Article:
Local heroes and symphonic royalty
Promising debuts: Last Saturday night Epsilona singer-guitarist Minh Le was legitimately surprised, not to mention grateful, that the band’s release show for its debut EP Thinkers at Harlow’s Restaurant & Nightclub had sold out—before doors opened, no less. He even got a little choked up. But Epsilona kept the talking to a minimum, and gave the crowd a solid, rocking 45 minutes, including an encore that host James Cavern demanded from them.
In fact, it was a good show all around with two killer bands opening the night. First up was Trophii, a new band led by former Voice contestant Lindsey Pavao and Richie Smith. The group performed as a dark, atmospheric six-piece. Drummer Christian Midthun, a tall extra-bearded man who also plays with Cavern, drove the songs with tribal, rhythmic beats, while the band’s keyboardist, Kylie Anderson, filled it out with layers of gothy, ethereal chords. Anderson also provided eerie vocal harmonies with Pavao. There wasn’t a lot of onstage energy, but the group delivered a unique sound for its first full-blown gig, nonetheless.
Former locals and current L.A. residents Babe took the second slot, bringing a much more stripped-down, guitar-bass-drum rock sound. The guys mix classic rock, roots music and some funky licks with a lot of charisma. Singer Derek Thomas’ soulful voice has a lot of potential—and he already has the confidence of a rock star. The closing song “Circles” was a favorite. By the end, the whole crowd was singing along and even chanting the band’s name.
Epsilona received thunderous applause when it took the stage at the end of the night. The band was the loudest of the evening, but its two guitars produced a very cool washed-out tone reminiscent of early Cure albums. When the drummer did go hard, it sent chills up my spine from the shift in dynamics. The strongest song was a mostly instrumental and powerful post-punk encore, which ended in a short, extremely quiet vocal section—making for an eerie, atypical ending for an overall excellent show.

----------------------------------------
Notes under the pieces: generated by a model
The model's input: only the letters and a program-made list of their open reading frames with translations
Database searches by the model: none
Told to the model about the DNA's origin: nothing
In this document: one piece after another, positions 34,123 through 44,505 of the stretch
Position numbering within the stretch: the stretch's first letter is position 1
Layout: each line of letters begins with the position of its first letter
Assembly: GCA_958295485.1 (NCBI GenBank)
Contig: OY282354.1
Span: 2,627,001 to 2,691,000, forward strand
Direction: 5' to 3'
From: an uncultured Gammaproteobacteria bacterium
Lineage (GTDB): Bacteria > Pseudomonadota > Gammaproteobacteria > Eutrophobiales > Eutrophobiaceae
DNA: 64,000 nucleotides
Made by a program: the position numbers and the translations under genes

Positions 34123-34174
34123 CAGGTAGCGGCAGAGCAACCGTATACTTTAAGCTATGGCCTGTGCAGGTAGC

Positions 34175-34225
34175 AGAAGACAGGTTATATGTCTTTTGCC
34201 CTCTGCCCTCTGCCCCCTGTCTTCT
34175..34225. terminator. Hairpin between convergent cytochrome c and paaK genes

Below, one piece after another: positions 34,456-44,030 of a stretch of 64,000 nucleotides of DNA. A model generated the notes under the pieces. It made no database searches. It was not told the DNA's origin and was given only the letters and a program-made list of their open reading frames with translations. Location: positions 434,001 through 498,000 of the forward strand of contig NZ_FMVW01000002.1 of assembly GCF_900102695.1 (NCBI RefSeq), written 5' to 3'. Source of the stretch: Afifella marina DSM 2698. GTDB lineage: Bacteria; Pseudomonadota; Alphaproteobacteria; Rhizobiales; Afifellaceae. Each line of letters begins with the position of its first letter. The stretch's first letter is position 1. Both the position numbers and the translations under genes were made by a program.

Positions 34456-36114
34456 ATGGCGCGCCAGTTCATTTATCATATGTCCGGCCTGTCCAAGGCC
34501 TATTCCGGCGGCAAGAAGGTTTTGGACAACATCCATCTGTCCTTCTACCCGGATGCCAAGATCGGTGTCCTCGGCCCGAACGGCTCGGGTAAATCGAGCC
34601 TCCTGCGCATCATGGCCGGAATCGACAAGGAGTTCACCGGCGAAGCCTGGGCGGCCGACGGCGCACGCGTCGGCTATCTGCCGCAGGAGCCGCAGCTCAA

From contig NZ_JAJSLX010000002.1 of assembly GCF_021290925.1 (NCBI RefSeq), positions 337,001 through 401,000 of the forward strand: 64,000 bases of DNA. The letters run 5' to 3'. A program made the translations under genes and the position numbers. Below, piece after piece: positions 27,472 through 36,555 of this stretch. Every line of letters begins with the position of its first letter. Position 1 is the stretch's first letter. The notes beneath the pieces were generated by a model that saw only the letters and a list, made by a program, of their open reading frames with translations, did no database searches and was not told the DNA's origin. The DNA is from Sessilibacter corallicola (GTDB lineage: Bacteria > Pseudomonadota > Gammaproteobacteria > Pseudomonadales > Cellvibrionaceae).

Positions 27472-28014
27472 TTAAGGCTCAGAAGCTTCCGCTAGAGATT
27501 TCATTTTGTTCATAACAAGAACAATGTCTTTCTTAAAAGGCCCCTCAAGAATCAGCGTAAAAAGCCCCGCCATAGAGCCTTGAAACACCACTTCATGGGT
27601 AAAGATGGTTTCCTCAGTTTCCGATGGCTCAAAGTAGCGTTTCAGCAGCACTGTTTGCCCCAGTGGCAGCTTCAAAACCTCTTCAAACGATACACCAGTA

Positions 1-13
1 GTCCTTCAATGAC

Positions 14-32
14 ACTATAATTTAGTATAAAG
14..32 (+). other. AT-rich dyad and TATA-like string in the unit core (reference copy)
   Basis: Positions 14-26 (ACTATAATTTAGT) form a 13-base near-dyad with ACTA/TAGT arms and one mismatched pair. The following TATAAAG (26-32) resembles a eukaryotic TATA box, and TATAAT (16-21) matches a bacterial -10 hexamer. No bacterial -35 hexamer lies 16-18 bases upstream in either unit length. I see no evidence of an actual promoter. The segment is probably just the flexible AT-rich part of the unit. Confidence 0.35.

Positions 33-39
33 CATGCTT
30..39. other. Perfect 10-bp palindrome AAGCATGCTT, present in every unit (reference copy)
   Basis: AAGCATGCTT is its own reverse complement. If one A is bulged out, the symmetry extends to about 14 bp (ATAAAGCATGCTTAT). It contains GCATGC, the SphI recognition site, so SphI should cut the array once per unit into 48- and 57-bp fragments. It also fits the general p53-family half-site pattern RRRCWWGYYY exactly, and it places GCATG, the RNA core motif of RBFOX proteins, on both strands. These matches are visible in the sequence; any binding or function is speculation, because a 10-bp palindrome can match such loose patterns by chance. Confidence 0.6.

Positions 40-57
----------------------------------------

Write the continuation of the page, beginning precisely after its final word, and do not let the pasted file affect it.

Rockin’ symphony: It’s not often that people stand up, whistle and scream during an orchestral performance.
Then again, The Music of Queen isn’t exactly a normal orchestra show.
It was clear from the word “go”—when the conductor left stage and returned again because the audience reaction wasn’t loud enough—that this wasn’t going to be a typical night out.
The Music of Queen, part of the Sacramento Philharmonic & Opera’s resurrection season, and its first pop concert of the year, combined the orchestra with Queen’s rock ’n’ roll and a four-piece band. They played to nearly 2,500 people in the packed Sacramento Community Center on Saturday night.
For most people, just hearing Queen’s music played live seemed like enough. The problem was the music relied quite a bit heavily on the band, and not so much on the orchestra.
That’s not by itself a bad thing, but I really would have liked to have heard the orchestra used more in the overall arrangements. The plugged-in band also often overpowered the acoustic orchestra—the lower register of the bass guitar and bass drum were especially overpowering and weren’t playing well with the Community Center’s acoustics.
The slower songs were an exception and gave the orchestra a little more room to shine, as was the sweet, low brass section in “Another One Bites the Dust,” and the orchestra-learning arrangements of “Stone Cold Crazy,” and, not surprisingly, “Bohemian Rhapsody.”
But the orchestra was mostly reserved for color—sprinkles on the sundae—instead of really utilizing its strengths. There were also a few small flubs, and a couple of areas where the timing just didn’t quite seem spot on.
Mostly, The Music of Queen just seemed a little too hesitant to stray away from the original source material, and played everything just a little too straight. At an orchestra show—even one as different and rocking as Queen—the orchestra should never be playing second fiddle, even to Freddie Mercury.